The Food and Drug Administration has issued warning letters to 15 companies for selling products containing cannabidiol (CBD) in ways that violate the Federal Food, Drug, and Cosmetic Act. The agency states that it cannot conclude that CBD is generally recognized as safe (GRAS) for use in human or animal food based on the lack of scientific information supporting such a determination.
According to the FDA, CBD is marketed in a variety of product types such as oil drops, capsules, syrups, food products such as chocolate bars and teas, and topical lotions and creams. The companies receiving the warning letters are ostensibly using product webpages, online stores, and social media to market CBD products in interstate commerce in ways that violate the FD&C Act, including marketing CBD products to treat diseases or for other therapeutic uses for humans and/or animals. Other violations, according to the FDA, include marketing CBD products as dietary supplements and adding CBD to human and animal foods.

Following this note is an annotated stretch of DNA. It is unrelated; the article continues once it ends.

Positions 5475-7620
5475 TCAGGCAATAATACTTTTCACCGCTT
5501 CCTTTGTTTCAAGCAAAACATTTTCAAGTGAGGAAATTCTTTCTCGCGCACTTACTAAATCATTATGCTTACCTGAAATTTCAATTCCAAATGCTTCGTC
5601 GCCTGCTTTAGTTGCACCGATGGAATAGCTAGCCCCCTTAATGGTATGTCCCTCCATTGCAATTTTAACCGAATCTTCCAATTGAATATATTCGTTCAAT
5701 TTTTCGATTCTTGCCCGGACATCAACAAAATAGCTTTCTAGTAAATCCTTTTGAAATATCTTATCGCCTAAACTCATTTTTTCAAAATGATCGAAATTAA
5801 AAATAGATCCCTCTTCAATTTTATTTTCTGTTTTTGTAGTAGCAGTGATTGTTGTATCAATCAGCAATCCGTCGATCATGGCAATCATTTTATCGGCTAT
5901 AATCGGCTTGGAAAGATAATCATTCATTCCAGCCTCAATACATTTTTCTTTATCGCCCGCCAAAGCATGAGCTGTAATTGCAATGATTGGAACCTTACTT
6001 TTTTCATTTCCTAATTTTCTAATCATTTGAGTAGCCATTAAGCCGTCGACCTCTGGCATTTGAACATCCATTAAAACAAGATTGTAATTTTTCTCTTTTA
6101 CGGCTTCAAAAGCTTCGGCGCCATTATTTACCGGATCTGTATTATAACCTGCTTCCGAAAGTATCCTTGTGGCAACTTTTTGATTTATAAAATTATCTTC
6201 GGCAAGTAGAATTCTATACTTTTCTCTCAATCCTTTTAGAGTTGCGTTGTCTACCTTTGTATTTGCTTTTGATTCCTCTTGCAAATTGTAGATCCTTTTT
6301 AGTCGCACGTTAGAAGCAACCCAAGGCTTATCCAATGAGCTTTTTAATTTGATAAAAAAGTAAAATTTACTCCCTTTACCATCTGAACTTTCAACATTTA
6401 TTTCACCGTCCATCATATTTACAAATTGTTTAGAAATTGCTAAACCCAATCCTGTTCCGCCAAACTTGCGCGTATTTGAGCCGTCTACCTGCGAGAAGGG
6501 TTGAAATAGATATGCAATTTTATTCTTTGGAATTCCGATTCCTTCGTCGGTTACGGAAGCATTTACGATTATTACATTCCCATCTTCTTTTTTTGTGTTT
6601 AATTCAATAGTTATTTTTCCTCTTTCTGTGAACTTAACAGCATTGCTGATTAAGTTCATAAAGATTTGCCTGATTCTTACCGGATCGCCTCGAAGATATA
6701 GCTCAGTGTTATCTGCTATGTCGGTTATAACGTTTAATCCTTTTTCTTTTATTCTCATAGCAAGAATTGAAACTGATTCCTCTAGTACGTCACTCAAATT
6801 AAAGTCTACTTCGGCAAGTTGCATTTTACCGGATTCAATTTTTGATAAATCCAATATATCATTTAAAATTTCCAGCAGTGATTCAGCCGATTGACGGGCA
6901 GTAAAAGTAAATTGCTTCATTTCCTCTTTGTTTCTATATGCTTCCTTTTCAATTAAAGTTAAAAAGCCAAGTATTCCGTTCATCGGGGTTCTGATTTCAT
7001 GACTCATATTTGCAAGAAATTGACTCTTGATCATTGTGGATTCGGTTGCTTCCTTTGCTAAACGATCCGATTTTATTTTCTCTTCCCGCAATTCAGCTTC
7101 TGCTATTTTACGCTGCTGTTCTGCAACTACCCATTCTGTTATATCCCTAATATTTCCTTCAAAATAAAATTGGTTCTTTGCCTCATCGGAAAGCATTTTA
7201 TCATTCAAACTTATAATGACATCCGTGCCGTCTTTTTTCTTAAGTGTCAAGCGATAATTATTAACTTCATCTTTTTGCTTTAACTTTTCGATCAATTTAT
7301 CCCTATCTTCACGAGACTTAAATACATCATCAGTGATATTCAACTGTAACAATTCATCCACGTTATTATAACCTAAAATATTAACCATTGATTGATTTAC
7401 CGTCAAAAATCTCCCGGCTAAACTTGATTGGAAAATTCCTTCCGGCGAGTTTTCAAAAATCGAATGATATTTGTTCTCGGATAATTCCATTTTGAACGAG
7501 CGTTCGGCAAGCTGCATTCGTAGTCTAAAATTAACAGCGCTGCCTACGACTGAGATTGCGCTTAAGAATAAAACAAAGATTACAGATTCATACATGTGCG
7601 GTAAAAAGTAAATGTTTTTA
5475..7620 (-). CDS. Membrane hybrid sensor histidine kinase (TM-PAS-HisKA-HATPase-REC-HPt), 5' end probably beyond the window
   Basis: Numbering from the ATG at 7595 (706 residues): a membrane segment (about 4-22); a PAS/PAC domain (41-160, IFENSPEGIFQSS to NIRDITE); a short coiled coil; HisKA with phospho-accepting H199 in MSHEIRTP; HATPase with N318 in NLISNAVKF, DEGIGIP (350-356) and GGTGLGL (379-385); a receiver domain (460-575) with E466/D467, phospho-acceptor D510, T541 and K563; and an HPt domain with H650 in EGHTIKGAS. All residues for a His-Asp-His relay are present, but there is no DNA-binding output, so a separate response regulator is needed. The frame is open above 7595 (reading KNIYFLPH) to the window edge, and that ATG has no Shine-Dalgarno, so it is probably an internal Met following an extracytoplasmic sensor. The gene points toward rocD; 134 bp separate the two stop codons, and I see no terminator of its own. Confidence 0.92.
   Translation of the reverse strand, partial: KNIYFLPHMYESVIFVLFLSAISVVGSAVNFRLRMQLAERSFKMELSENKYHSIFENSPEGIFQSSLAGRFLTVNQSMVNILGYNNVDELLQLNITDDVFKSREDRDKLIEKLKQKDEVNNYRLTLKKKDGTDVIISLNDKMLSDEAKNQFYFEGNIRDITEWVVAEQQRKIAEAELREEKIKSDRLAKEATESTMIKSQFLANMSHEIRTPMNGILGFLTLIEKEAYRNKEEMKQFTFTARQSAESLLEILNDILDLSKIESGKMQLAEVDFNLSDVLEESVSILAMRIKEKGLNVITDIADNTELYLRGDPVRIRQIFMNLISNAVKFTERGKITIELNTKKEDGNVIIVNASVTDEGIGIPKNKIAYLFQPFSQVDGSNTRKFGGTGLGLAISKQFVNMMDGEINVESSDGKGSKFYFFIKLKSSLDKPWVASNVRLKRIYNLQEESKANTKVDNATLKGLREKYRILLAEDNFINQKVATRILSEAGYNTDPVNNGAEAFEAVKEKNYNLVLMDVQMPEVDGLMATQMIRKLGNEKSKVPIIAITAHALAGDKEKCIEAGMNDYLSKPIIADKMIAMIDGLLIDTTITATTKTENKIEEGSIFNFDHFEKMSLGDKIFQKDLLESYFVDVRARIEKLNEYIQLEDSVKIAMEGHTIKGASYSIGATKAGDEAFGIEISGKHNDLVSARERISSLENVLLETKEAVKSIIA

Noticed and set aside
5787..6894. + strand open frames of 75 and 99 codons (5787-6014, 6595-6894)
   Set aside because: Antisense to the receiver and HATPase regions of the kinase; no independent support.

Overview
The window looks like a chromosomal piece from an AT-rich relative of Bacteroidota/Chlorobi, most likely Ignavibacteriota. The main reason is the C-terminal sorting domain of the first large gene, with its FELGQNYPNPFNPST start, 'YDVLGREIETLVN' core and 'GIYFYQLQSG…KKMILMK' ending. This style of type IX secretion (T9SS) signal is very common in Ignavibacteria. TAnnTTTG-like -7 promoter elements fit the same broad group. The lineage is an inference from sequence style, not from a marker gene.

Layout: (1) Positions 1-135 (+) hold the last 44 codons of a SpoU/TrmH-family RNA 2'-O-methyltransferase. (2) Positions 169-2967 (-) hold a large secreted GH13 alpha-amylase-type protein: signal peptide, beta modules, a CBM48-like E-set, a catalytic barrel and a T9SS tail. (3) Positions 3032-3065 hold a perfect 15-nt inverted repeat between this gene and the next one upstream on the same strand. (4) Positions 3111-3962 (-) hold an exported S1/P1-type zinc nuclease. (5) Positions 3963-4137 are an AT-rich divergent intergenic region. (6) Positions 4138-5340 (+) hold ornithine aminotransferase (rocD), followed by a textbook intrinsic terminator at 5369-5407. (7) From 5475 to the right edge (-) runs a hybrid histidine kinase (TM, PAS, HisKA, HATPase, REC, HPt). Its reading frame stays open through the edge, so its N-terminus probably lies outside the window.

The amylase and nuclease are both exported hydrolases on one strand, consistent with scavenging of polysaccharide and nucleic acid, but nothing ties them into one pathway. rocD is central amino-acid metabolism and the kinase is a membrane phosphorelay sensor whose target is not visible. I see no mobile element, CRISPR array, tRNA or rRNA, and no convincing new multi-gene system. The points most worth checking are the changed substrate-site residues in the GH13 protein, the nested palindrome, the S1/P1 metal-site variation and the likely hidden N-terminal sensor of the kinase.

The FDA states that these actions come as the agency continues to explore potential pathways for various types of CBD products to be lawfully marketed. This includes ongoing work to obtain and evaluate information to address outstanding questions related to the safety of CBD products while maintaining the agency’s rigorous public health standards. Current FDA safety concerns regarding CBD include potential liver injury, interactions with other drugs, drowsiness, diarrhea, and mood changes.
For more information, please contact customs and trade attorney Lenny Feldman at (305) 894-1011.